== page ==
Here’s something we don’t hear much: good news on the nation’s childhood obesity rate. The CDC says it’s down among kids ages 2 to 5 by 43% over the last decade, reports Time. That’s not just a mild surprise, it’s “stunning,” declares the New York Times. Specifically, the percentage of kids in that group who were obese dropped from 14% in 2004 to 8% in 2012. “This is the first time we’ve seen any indication of any significant decrease in any group,” says the author of the new report to be published in the Journal of the American Medical Association. “It was exciting.”

Of course, the federal survey shows that obesity in the overall population remains a problem, reports NBC News, with about 33% of adults and 17% of all kids and teens classified as such. But the drop among the very young obviously bodes well. What’s going on? The stories cite a slew of potential factors, from fewer sugary drinks, to increased breastfeeding, to better physical-education programs at school, to Michelle Obama’s “Let’s Move” initiative. In a statement, Obama said she was “thrilled” at the improved numbers. (A recent study show why it’s important: Kids are who obese in kindergarten are more likely to remain that way as adults.)

READ MORE FROM NEWSER…

Is Obesity a Free Market Failure?: Interview with Dr. Roberto De Vogli

Abby Martin speaks with Dr. Roberto De Vogli, lead author of a recent report in the Bulletin of the World Health Organization that concludes that stronger government intervention is needed to slow and possibly even reverse the problem of obesity. (Breaking the Set)

Food Giants Are Getting People Addicted to Their Food: Interview with Michael Moss

New data reveals how the obesity crisis affects different areas of the UK

Fat England: Alarming new figures show 64 per cent of people are overweight or obese - raising their risk of an early death. Map shows the top 10 fattest local authority areas of the country, according to BMIFrom BBC News:

Copeland in West Cumbria is the fattest local authority area in England, according to new government figures. The borough has 75.9% of its population classed as overweight or obese, the Public Health England data show. Overall, 63.8% of adults in England have a body mass index (BMI) of 25 or over – a figure of between 18.5 and 24.9 is deemed healthy for an adult.

The fattest region is the North East, where 68% of people are overweight, followed by the West Midlands at 65.7%. Other obesity hotspots include Doncaster (74.4%), East Lindsey in Lincolnshire (73.8%) and Ryedale in North Yorkshire (73.7%). The thinnest local authority areas include several in London, such as Kensington and Chelsea (45.9%) and Richmond upon Thames (47.6%).

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Many children ‘slower runners than their parents were’

children racingFrom BBC News:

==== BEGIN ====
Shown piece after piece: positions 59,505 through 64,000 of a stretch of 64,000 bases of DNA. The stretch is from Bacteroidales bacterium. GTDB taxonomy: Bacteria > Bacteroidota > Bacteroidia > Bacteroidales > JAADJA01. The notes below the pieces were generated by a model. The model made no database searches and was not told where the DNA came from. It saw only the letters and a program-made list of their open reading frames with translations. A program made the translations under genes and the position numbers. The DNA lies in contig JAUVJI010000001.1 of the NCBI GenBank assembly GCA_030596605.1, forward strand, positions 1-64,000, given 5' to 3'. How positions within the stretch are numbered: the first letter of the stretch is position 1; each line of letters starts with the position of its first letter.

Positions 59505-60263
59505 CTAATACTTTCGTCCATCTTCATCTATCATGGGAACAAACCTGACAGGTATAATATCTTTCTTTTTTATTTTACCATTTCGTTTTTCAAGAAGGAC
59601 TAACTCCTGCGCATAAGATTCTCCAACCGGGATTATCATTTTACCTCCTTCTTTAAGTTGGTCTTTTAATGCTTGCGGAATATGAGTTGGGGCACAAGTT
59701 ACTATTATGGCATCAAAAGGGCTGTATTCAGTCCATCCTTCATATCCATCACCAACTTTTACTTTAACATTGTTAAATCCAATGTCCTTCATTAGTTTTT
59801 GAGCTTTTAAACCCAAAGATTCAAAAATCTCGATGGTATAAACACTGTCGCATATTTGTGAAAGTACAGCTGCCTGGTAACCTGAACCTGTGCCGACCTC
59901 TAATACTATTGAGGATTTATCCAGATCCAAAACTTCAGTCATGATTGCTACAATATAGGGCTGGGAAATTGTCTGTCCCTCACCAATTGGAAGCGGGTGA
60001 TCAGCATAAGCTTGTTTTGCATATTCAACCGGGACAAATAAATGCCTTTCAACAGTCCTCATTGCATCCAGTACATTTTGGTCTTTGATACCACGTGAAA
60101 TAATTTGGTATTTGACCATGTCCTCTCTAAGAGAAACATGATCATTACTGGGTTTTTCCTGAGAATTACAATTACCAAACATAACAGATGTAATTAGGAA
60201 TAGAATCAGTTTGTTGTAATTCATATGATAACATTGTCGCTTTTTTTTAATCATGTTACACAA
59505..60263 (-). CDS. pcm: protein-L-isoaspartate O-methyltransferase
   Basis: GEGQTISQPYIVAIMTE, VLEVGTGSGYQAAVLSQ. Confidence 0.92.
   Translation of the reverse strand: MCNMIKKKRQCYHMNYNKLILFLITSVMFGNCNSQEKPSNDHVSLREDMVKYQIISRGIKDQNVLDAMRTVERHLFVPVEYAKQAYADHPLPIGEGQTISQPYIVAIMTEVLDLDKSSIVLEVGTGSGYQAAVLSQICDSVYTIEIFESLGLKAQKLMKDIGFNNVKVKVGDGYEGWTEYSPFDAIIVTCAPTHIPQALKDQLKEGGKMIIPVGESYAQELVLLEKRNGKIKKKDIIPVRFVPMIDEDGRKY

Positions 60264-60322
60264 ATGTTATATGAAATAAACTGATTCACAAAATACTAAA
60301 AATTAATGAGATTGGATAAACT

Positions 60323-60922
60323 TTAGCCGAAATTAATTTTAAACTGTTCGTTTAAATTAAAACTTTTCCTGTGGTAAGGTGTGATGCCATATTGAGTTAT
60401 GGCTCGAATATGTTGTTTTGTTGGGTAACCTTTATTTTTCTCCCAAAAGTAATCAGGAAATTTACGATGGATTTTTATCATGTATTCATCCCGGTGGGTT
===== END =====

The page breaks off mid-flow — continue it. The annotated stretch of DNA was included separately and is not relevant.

Many children cannot run as fast as their parents could when they were young, a study of global fitness says.

Experts say the work – being presented at the American Heart Association’s annual meeting – suggests children’s fitness levels may be declining.

Researchers analysed data spanning 46 years and involving more than 25 million children in 28 countries.

On average, children today run a mile 90 seconds slower than did their counterparts 30 years ago, they said.

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Obesity experts appalled by EU move to approve health claim for fructose

Fizzy drink canFrom The Guardian:

Obesity experts say they are appalled by an EU decision to allow a “health claim” for fructose, the sweetener implicated in the disastrous upsurge in weight in the US.

Fructose, the sugar found in fruit, is used in Coca-Cola, Pepsi and other sweetened US drinks. Many believe the use of high-fructose corn syrup caused obesity to rise faster in the US than elsewhere in the world. Europe has largely used cane and beet sugar instead.

But the EU has now ruled that food and drink manufacturers can claim their sweetened products are healthier if they replace more than 30% of the glucose and sucrose they contain with fructose.

The decision was taken on the advice of the European Food Safety Authority (Efsa), on the grounds that fructose has a lower glycaemic index (GI) – it does not cause as high and rapid a blood sugar spike as sucrose or glucose.

But, say obesity experts, fructose is metabolised differently from other sugars – it goes straight to the liver and unprocessed excess is stored there as fat, building up deposits that can cause life-threatening disease

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American fast food is coming to Africa

American fast food is coming to AfricaFrom the Global Post:

Some of the biggest names in American fast food are on a mission to bring burritos, Buffalo wings and Blizzards to untapped markets in sub-Saharan Africa.

Their products are so far largely unknown here. But having seen the success of McDonald’s and Kentucky Fried Chicken in some African countries, they are convinced that their brands have big potential.

It’s the latest example of the lure of business in Africa, viewed by many investors as the next frontier market in the developing world. As foreign interest in Africa’s emerging middle class continues to grow, a more diverse range of companies are seeking a toehold on the continent.